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Coding Frameworks

· by roy · Read in about 4 min · (844 Words)
Categories: Software Development | Tags:

For the better part of my software development career so far, I’ve had the doubtful pleasure of being one of the devs using and maintaining our in-house web development framework. Framework coding is a bit different from the actual application development. At the core it’s a simple idea: you have a whole bunch of code that helps do programming tasks that you expect will often be necessary in a certain set of projects, so you write that code with the intent of reusing it across multiple projects. For a web development framework, those tasks will be things like handling request parameters, form validation, form to database mapping, and so on. You can have frameworks for a variety of domains too, not just web development. There are mobile development frameworks, and game development frameworks, and so on

Typically, a framework is developed alongside a project using that framework (to save on costs), but the framework’s objective of code reuse may not always align with the project’s objectives of “get stuff done already”.  Investing in reusable code often means there will be a bit more work done as you start up, to make sure that the code is flexible and reusable enough for future projects, but when your schedules are tight, these concerns may become secondary and you will be tempted to write in some substandard code that you will “just refactor later”. Technical debt by itself already tends to be a problem, it gets worse when it’s technical debt in framework code since you’re going to carry that across multiple projects, so be wary when sacrificing the quality of framework code for the sake of one project

Another thing is that you need to be more aware of separation of concerns, especially if the application development team overlaps with the framework development team. The idea of a framework is that it should be handling the most common tasks in a typical project, but when you’re embedded in a project there will be a tendency to try to handle even those special cases that are unique to the project. The danger here is that parts of the project domain will start seeping into your framework code because of requests by devs to provide a way to handle so-and-so scenario. And you end up with a situation where a few years later you ask, what the hell is this code doing, and the answer is that it was something needed by a developer three projects ago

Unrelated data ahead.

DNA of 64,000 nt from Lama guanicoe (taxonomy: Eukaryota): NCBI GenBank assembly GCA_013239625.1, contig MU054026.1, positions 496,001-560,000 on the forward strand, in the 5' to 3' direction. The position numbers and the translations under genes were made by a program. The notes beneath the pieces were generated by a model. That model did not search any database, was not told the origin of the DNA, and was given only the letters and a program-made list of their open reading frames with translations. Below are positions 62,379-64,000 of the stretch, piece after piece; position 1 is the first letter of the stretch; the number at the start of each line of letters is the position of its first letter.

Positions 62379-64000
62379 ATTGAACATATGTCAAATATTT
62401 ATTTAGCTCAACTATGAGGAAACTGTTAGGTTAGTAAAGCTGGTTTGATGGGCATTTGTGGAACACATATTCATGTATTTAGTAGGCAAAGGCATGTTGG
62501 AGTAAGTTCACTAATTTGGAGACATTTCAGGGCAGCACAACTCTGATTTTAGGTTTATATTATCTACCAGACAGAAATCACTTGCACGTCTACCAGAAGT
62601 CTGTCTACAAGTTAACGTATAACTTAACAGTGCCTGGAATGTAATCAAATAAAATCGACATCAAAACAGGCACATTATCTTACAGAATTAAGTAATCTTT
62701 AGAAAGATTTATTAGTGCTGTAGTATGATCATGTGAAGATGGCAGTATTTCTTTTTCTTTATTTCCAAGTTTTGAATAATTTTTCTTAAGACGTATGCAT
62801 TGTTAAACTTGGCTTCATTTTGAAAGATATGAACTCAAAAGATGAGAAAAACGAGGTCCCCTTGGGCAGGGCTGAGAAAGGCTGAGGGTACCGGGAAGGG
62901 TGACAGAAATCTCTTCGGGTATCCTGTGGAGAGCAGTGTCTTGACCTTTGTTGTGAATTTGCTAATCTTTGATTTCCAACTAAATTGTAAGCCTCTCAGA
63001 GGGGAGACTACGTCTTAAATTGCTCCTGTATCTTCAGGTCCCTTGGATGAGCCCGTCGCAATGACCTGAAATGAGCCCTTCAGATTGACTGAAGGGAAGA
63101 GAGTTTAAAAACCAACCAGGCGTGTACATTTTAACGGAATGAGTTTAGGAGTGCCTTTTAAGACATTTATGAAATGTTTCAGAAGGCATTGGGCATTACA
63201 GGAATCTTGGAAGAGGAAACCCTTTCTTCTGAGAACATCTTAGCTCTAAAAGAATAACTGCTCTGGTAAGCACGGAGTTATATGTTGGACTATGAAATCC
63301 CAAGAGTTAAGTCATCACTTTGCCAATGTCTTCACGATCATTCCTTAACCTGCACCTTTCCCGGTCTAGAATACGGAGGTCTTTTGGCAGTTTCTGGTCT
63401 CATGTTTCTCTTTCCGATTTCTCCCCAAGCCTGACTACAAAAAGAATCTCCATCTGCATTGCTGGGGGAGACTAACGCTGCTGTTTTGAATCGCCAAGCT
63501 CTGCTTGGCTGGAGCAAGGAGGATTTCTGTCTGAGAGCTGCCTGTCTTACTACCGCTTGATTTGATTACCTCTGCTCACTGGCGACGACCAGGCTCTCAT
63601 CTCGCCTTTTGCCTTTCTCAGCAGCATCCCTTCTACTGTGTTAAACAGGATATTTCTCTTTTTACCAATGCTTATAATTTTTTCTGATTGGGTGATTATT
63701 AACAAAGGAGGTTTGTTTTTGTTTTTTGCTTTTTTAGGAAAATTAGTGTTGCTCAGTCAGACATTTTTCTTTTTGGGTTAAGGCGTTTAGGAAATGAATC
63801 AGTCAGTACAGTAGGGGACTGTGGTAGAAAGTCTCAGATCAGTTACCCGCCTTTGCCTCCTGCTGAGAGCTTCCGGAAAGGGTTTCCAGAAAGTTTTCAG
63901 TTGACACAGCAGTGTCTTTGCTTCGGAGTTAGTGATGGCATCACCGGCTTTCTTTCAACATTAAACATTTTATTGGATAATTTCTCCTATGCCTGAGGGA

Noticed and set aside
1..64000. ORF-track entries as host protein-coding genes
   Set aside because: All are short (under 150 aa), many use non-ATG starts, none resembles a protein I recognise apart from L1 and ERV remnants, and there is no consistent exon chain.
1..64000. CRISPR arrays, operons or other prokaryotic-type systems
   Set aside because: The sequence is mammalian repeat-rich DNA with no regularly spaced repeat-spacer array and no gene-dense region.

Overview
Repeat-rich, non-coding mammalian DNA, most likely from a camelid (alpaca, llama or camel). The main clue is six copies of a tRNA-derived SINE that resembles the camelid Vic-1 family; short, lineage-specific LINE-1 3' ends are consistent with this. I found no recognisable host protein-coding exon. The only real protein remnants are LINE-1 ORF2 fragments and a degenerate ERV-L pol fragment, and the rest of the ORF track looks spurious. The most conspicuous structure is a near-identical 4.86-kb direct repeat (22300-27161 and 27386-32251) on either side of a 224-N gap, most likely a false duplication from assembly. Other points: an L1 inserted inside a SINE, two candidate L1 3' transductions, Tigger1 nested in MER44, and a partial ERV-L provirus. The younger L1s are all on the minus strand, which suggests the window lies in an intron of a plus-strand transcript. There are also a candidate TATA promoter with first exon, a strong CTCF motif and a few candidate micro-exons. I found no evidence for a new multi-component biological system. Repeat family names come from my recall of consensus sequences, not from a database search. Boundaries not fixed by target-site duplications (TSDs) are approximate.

Speaking of separation of concerns, I’ve also found that devs working on framework code need to be more cognizant of things like that, meaning they have to be able to write good, modular, flexible code that can be easily reused for future projects. That means you need a solid understanding of coupling, separation of concerns, interfaces, and so on

Flexibility is particularly important, as I’ve found in one of my later projects that was sold to multiple clients. Different clients will have varying needs and wants, so making sure your code is flexible and configurable enough to cater to a wide variety of needs. When you’re writing framework code, your clients are other developers, all the more reason to present an API that is consistent and flexible enough for their use. If you expect your framework to be used as the baseline for multiple projects, you will need to make sure it can cater to a wide variety of projects

That flexibility will have limits though. Frameworks will tend to require a “certain way of doing things”, meaning devs will have to do some adapting to be able to use it. For example, if you post about an out of the box approach on a Ruby on Rails forum, you might get some replies about how “that’s not how things are done in Rails”. In practice, it’s impossible for a framework’s maintainers to anticipate all possible future needs of different projects, and developers will need to be able to build on top of your framework or even extend it as necessary. Instead of wasting effort trying to anticipate everything, framework developers should provide an easy, default path for the most common things, but be flexible enough to allow divergence for things the framework doesn’t support

Another thing to pay attention to is how tightly coupled different components of your framework are. Is the framework still useful if you have to support a third-party component to replace some functionality later on? What if you need to use a different database vendor? What if the client requires a different way of storing resource strings? You don’t have to support all the different possible implementations up front, but it would be wise to leave room for a future extension or plug-in to be easily swappable with the framework’s components

The most important thing to keep in mind is that the objectives of a framework are two-fold: (a) be reusable across multiple projects; (b) make it easier for developers to do the most common tasks in the chosen domain. Anything else beyond that, tread carefully